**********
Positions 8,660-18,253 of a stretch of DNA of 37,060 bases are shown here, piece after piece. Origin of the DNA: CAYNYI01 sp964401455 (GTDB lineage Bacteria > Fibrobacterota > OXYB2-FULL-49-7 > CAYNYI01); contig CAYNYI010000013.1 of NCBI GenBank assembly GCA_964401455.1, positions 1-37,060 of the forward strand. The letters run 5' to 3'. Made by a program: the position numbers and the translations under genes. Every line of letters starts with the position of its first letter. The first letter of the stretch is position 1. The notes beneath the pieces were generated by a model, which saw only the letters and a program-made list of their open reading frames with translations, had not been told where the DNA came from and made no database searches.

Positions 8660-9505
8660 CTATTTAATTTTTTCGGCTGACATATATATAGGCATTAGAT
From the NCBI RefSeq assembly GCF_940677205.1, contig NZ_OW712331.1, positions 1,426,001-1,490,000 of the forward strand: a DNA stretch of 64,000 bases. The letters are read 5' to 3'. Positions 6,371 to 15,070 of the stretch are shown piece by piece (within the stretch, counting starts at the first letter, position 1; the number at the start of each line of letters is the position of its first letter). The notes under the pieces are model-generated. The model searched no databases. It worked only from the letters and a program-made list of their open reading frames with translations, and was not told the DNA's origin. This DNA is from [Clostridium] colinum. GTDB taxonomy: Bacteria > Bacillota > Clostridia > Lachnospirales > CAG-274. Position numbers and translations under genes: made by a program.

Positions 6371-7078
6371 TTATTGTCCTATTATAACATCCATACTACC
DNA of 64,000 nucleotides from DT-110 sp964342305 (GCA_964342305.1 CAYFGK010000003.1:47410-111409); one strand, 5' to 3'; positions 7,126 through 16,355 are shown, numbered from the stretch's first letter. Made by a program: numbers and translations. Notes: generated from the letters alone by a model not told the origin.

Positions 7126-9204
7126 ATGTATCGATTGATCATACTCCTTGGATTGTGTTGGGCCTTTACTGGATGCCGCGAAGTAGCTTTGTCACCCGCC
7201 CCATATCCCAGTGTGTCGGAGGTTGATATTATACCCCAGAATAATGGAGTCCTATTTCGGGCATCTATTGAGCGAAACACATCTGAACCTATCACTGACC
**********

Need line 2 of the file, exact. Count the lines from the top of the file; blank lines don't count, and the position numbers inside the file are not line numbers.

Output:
Positions 8660-9505